Water early in the morning, when evapotranspiration losses are minimal. Light watering in the afternoon is acceptable if trying to cool the turf during hot weather or to keep new seedlings moist. Try to avoid irrigation 24 hours prior to a sporting event if possible.
Only overseed bare soil & thin areas of turf. There is no advantage to overseeding the whole field if there is a full stand of dense turf.
November to December: Dormant seed 100% Kentucky bluegrass that will germinate the following spring. Higher seed rate (3-4 lbs/1000 sq. ft.) should be used to compensate for a higher seed mortality rate than a conventional spring seeding.
April to May: Spring seed 100% Kentucky bluegrass in conjunction with a pre-emergence herbicide that will not affect Kentucky bluegrass germination, e.g. Siduron (Tupersan). Seed rate = 1-2 lbs/1000 sq. ft.
June and July: If temperatures allow and irrigation is adequate, seed bare soil with 50:50 Kentucky bluegrass:perennial ryegrass mix (ryegrass will dominate). Irrigation is critical.
Mid-August to Early September: 50:50 Kentucky bluegrass:perennial ryegrass mix (ryegrass will dominate).
September to Late October: 100% Perennial ryegrass. Seed bare soil areas weekly at 6-8 lbs/1000 sq. ft.
|Figure 2: L-R: Diagonal seeding best, cross-seeding good, seeding in 1 direction results in poor coverage.|
If holes/divots on the field are deep, they need to be filled in with good quality topsoil before seeding. Alternatively, mixing seed with the soil to make a divot mix can be done 2 days before a game. Divot mix is generally 10 parts soil, 1 part seed. If the mix is kept moist it will also pre-germinate the seed.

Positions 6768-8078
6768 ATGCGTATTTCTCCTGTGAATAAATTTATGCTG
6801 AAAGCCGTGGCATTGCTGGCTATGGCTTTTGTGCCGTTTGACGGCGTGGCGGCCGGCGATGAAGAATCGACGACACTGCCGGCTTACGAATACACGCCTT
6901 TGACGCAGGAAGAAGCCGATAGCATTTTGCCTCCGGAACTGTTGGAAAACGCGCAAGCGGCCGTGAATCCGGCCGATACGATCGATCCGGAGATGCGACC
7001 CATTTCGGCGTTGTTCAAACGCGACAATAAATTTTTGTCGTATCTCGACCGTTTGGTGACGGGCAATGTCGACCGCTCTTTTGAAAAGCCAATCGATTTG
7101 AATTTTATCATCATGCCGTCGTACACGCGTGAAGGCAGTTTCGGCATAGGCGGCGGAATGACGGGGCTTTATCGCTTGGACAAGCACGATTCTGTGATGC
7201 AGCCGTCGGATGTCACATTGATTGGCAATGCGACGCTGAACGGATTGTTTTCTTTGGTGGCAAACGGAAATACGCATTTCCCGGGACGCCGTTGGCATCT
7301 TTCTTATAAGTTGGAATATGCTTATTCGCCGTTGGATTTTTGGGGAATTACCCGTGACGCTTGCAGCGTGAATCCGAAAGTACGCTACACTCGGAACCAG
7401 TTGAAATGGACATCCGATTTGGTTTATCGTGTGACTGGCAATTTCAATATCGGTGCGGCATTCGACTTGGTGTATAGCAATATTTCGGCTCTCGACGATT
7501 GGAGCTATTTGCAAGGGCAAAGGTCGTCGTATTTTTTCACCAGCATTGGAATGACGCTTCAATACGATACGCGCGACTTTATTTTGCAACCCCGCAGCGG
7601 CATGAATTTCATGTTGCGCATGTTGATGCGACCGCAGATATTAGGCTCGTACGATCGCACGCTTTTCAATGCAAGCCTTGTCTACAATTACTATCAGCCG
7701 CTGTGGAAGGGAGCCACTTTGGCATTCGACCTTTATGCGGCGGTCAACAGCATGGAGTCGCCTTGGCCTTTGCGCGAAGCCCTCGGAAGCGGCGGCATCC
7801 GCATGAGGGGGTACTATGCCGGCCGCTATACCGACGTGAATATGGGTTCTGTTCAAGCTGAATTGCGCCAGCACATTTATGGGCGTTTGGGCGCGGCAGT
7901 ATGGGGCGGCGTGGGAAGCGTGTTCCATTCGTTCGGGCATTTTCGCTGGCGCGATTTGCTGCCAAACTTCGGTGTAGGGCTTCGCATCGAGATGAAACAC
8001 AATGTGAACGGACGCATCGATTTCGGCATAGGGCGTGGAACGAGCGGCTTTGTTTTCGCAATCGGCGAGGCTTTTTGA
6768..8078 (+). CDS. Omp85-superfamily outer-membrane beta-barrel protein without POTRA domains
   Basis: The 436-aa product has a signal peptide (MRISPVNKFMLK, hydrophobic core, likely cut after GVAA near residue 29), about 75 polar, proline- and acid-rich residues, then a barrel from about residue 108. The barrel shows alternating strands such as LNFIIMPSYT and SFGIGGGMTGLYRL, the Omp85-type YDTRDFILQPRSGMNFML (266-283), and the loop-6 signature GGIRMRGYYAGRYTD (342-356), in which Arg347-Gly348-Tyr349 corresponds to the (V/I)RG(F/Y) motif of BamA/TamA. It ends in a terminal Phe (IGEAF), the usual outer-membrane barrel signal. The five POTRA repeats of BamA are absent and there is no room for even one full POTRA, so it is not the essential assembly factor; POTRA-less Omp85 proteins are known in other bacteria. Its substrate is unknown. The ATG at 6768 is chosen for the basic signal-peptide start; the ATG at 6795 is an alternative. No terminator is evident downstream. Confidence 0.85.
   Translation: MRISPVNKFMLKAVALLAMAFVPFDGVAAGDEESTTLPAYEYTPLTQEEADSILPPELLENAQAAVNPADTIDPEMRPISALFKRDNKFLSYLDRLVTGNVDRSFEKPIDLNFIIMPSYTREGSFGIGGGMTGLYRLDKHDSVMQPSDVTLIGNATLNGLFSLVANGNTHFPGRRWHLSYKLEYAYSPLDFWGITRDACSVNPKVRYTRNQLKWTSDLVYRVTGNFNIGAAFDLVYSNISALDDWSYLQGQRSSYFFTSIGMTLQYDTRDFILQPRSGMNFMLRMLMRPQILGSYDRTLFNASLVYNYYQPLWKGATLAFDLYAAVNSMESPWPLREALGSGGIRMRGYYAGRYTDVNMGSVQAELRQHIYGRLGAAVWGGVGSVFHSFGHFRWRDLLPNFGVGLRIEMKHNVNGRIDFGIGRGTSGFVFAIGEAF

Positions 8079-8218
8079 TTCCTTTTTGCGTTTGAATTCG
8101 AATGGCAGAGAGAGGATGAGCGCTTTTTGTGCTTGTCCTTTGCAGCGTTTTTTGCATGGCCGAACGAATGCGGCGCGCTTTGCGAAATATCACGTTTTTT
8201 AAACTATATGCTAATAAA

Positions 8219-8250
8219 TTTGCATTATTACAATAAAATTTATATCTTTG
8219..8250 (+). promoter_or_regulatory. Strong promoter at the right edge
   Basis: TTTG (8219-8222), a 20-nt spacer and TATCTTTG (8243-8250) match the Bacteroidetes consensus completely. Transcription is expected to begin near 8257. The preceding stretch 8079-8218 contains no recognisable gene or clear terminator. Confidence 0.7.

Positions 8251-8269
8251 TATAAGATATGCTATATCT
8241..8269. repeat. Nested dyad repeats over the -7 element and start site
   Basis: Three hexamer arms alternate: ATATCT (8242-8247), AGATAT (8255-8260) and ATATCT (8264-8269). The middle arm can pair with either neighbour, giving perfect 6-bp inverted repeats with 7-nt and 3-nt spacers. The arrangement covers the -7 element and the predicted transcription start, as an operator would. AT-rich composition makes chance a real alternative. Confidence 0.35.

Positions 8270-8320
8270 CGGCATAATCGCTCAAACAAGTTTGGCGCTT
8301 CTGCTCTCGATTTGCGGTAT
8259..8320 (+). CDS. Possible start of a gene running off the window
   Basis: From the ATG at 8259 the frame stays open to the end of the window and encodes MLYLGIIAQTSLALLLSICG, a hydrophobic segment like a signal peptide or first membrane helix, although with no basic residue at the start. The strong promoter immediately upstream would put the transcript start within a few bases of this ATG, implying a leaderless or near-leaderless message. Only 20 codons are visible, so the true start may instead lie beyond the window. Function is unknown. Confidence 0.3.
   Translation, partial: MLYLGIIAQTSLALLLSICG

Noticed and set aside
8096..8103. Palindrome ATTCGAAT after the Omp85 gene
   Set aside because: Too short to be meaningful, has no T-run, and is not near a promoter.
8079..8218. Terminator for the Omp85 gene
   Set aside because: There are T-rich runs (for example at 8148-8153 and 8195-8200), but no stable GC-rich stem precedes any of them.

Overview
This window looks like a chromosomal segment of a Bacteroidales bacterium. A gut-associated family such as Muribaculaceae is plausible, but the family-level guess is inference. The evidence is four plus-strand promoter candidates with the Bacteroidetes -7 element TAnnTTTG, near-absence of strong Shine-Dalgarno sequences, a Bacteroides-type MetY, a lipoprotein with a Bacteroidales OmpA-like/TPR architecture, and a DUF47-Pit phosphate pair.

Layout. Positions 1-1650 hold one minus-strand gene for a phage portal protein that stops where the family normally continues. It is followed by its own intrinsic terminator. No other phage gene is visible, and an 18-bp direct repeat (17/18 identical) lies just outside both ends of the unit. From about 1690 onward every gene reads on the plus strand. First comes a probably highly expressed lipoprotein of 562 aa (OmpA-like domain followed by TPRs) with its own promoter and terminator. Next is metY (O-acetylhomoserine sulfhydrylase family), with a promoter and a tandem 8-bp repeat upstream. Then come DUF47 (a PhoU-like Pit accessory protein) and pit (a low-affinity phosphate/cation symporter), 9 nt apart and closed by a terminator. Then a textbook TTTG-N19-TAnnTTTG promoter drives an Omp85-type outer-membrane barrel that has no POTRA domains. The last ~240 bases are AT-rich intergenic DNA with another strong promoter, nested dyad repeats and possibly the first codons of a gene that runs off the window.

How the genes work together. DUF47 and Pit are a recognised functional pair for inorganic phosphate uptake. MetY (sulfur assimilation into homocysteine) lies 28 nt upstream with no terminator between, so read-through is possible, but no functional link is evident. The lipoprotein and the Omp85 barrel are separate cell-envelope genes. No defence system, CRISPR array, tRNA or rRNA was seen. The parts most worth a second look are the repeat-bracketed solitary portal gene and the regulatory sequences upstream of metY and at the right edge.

The best defense against any pest is healthy turf. If there are problems on the field, the turf management program is probably not adequate.
|Figure 3: White grub feeding on turf roots|
Pests (grubs etc.) - Most fields are probably only susceptible to bluegrass billbug and occasional grub infestations. We would not recommend control of either until they have been confirmed to be present (e.g., as evidenced by damage last year). Then an application of clothianidin (=Arena™) in mid-May should control both for the season. Stay away from the "pyrethroid" insecticides because of skin sensitivity issues. A "Rescue" treatment of white grubs (Figure 3) can be made with products containing trichlorfon (=Dylox™), but people should be kept off the field for 24 hours after the application.
Weeds are the most common pest on sports fields. Apply selective herbicides only when weeds are a problem, not as a preventative measure. Any high school football field should be able to tolerate a dandelion or two and most herbicides cannot be used where seeding may be needed to repair field damage.
Diseases are less common but can be found, particularly on perennial ryegrass fields. Most of these diseases are superficial and will not kill the turf, e.g. rust or red thread. The exception can be serious disease problems on young seedling in hot weather. Also there are occasional diseases that can kill the turf, such a gray leaf spot and brown patch. If disease is suspected, get an accurate diagnosis from OSU's clinic.
If a pest, disease, or weed problem is suspected, a sample can be sent to OSU's diagnostic clinic. For details on how to do this, telephone (614) 292-5006 or visit: ppdc.osu.edu.
For more information on pest, weed, and disease control options, read The Ohio State University L-187 Bulletin, Management of Turfgrass Diseases. Download a pdf of the bulletin here: Management of Turfgrass Diseases, L-187.
Dave Gardner, Karl Danneberger, Joe Rimelspach, and Dave Shetlar.